Edge: By rooting out the majority of connectivity issues more than a week after launch, WWII has achieved something around the bare minimum that was expected of it. Battlefront II, on the other hand, actually walked back the thing that had pissed the most people off. On the other hand, WWII’s multiplayer has spent 12 days recovering from limbo, only to get back to a place where it was only moderately frustrating to play online. Those 12 days plus the negative days of microtransactions comes out to five days which is still less than eight. Another point for Battlefront II.
Image via Activision
Rezing The Shitstorm
Call of Duty: WWII: The first round of mea culpas isn’t the whole story, it turns out. Yes, WWII’s multiplayer has been improving, but lo and behold just as the end seemed in sight a new controversy got in the way. It turns out the amount of XP players had been getting from matches, when they weren’t being kicked or having their progress erased, was actually double what it was supposed to be. Once the official 2XP kicked off, players were actually getting 3X what they were supposed to be earning. That meant that when the event finally ended, and Sledgehammer Games realised its error, the rate of additional XP earned plummeted. Players have taken to calling the corrected bug a nerf, with new outrage already fomenting across various comment threads. This new debacle means not only will it take people longer to earn all of their favourite WWII submachine gun attachments, but players who expected to have prestiged 100 times by the start of 2018 will now need to play that much harder.
Battlefront II: Being able to now unlock Darth Vader for a mere 15,000 credits was supposed to fix everything. Unfortunately, EA, because it’s EA, decided to add a wrinkle to the concession. Players’ rewards from completing the single player campaign would also be reduced. Instead of netting enough to actually buy Vader, those completion rewards were reduced by 75% as well. It also came to light that rewards for completing challenges in Arcade Mode, a cooperative player-vs-AI setup, would be on a cool down with players needing to wait a certain number of hours after maxing out on credits before they could start earning again. As a result, EA stepped in it again, inviting a revived scandal that already has some angry internet people circulating a photoshopped poster aimed at getting random mums and dads to not buy their poor kid a Star Wars game.
Edge: The resounding winner in this category has to be WWII. Just when it seemed like the tides might turn and the game’s troubles were behind it, the XP generators inside each video game console were chewed to bits by gremlins. Battlefield 2 tried to snap the spotlight back in its direction thanks to a cryptic labyrinth of credits and loot boxes it seems intent on keeping as confusing as possible. In the end though, XP trumps credits every time. Give someone a loot crate and they might celebrate for a second, but teach them how to grind levels and they’ll stop.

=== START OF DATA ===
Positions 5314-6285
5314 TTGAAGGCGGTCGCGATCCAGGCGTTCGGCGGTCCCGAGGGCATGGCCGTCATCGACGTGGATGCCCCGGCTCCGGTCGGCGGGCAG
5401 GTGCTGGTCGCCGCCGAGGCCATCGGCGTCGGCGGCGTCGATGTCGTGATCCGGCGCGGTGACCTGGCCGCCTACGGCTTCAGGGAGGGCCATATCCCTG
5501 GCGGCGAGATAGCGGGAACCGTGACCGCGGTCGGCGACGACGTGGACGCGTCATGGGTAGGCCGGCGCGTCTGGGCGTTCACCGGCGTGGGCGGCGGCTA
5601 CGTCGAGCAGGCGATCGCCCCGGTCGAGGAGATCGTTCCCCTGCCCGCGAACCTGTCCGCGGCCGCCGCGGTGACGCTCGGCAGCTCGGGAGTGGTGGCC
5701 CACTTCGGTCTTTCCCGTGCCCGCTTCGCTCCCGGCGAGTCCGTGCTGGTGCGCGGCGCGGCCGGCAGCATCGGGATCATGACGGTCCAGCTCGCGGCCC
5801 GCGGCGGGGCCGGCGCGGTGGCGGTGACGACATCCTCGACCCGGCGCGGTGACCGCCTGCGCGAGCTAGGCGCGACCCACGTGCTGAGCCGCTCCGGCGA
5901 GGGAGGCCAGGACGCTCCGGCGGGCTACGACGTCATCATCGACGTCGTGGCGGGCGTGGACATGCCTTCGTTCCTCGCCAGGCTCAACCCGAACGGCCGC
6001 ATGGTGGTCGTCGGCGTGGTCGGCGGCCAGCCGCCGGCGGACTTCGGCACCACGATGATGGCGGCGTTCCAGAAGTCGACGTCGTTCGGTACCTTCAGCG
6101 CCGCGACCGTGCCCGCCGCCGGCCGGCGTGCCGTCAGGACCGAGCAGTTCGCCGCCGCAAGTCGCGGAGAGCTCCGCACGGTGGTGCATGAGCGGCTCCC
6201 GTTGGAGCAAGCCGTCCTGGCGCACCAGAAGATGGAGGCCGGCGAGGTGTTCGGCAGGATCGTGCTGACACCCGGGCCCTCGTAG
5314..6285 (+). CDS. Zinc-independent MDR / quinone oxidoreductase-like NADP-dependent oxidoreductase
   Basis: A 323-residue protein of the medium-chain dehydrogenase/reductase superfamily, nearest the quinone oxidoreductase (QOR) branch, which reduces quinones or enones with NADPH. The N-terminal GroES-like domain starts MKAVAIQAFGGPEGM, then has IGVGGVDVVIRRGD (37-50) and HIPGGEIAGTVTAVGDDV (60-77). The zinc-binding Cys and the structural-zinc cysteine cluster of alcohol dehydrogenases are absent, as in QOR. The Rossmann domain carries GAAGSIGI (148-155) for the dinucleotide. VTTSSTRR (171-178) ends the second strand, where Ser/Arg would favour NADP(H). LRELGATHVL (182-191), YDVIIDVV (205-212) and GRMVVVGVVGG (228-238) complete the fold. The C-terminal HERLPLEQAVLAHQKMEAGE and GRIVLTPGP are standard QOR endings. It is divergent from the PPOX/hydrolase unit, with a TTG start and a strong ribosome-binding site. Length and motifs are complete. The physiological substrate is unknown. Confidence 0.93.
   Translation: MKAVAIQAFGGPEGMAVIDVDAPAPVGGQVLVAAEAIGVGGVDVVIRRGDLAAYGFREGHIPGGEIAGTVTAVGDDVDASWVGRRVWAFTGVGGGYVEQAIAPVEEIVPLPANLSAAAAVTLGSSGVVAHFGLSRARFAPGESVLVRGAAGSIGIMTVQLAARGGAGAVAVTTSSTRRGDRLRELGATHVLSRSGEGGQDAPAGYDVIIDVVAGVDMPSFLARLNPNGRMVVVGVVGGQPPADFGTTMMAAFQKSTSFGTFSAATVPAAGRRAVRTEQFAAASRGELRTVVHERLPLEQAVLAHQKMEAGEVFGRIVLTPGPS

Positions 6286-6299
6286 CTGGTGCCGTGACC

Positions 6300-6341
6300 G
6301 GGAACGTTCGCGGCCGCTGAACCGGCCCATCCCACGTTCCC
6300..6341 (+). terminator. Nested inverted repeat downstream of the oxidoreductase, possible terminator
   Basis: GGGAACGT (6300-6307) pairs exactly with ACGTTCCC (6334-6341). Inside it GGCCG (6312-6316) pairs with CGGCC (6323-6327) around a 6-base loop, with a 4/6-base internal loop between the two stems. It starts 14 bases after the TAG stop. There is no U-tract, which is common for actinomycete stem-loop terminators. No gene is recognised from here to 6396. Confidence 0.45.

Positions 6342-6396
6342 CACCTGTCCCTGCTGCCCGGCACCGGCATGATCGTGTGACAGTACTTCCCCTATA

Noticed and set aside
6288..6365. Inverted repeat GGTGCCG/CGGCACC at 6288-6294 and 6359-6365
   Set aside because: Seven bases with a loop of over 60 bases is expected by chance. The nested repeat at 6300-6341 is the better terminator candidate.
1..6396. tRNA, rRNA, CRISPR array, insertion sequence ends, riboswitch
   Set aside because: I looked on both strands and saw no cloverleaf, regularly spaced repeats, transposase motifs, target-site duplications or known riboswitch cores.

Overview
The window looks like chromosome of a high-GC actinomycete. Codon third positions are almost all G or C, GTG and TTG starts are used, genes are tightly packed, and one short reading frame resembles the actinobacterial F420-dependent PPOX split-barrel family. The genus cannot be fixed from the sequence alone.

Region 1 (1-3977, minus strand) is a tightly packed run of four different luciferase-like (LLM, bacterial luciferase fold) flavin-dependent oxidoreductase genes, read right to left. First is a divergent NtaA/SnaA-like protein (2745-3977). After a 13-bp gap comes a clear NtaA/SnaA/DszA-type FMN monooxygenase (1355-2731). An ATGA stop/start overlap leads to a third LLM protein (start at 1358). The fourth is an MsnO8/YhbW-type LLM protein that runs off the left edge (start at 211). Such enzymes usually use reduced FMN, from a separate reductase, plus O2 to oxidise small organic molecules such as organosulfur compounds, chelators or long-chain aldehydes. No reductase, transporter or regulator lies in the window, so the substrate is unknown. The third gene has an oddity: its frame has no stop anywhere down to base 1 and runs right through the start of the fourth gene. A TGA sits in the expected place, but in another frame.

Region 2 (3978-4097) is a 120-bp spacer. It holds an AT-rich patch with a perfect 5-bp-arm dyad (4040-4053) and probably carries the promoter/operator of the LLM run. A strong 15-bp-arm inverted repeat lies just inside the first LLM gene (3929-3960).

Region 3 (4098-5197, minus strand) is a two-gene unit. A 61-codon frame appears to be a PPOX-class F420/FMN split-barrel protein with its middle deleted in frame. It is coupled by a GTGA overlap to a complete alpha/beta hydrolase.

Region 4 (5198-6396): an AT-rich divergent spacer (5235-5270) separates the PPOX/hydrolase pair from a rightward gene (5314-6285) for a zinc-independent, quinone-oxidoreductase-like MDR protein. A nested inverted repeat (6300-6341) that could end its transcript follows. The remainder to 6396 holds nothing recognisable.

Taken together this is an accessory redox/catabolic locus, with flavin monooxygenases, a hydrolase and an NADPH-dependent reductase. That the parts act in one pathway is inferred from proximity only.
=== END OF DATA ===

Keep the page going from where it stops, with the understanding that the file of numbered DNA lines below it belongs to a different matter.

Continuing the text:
Number of hours it takes to earn the full StarCraft II: Wings of Liberty Campaign: 0
— StarCraft (@StarCraft) November 14, 2017
Call of Duty: WWII: Last but not least we have to compare the swirl of good-natured humour surrounding both games. Everyone fucks up, but not every fuck up is as funny as the next. WWII hasn’t been well served in this regard by how much of the spotlight was stolen by Battlefront II. People who might have spent more time making funny highlight reels of WWII glitches or photoshops of the WWII box art dude sitting down for tea with the house-is-burning dog have sadly all been distracted. That said, there were plenty of jokes about trying to socialise in a game whose social hub was nerfed for the majority of its early release period. And who doesn’t like to laugh at the nihilistic hell that is accomplishing stuff in games only for internet issues to wipe away all record of having done it.
Battlefront II: The controversy around Battlefront II provided low hanging fruit for all sorts of amateur internet comedians as well. Most memorably, the game even got owned by the social media account of another game. We will all remember where we were standing and what loved one we called next when StarCraft tweeted “Number of hours before you can play ANY Co-op Commander in StarCraft II: 0.” It made the Death Star exploding for a second time seem like a firecracker going off under a mattress.
Edge: If it wasn’t already clear then, Battlefront II comes out ahead in this all-important category. Reddit clap backs are one thing, but getting smoked by the social media account of a nearly two decade old series that’s owned and operated by the partner company of your biggest rival? That’s next level. There are no questions who shot first in that exchange.
There are a thousand other ways I could compare these fuck-ups but we’ve nailed all of the big ones. At least this far. WWII could somehow erase everyone’s player profiles and Battlefront II might get caught trying to traffic Ewoks in loot crates. If you have any further thoughts or points of comparison—which, of course you do—don’t hesitate to blow up the comments section below (which I’m sure you won’t).